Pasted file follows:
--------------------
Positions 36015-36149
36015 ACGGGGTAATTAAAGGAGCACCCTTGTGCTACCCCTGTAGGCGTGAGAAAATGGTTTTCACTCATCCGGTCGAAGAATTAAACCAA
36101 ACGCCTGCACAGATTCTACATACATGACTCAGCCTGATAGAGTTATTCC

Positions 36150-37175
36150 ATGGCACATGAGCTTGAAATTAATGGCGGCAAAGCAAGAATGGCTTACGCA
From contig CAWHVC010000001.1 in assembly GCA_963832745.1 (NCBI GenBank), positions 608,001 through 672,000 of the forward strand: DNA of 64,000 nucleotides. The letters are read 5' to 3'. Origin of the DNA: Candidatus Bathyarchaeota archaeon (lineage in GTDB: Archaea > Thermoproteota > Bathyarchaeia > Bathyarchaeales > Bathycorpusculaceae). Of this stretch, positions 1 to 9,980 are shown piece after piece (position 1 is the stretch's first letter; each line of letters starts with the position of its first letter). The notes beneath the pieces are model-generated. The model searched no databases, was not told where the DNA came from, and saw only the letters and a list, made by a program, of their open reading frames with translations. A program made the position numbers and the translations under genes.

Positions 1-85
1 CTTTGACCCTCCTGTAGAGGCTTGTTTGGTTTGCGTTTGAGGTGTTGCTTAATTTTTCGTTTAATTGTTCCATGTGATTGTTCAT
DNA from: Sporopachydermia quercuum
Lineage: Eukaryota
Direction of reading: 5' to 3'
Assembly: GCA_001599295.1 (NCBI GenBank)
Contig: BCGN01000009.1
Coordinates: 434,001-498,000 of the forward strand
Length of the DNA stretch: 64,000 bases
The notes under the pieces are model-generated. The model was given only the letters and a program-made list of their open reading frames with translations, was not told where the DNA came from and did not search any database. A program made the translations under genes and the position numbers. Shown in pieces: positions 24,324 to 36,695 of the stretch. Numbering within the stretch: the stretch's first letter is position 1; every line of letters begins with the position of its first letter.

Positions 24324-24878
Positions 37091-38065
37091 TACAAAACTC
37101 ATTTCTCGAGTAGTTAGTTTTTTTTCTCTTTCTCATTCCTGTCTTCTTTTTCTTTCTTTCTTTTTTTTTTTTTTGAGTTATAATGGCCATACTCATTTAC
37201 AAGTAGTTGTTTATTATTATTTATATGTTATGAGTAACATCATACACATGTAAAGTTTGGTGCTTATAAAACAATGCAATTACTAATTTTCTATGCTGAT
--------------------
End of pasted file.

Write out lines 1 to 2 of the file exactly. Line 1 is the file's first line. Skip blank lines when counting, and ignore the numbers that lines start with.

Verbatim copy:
Positions 36015-36149
36015 ACGGGGTAATTAAAGGAGCACCCTTGTGCTACCCCTGTAGGCGTGAGAAAATGGTTTTCACTCATCCGGTCGAAGAATTAAACCAA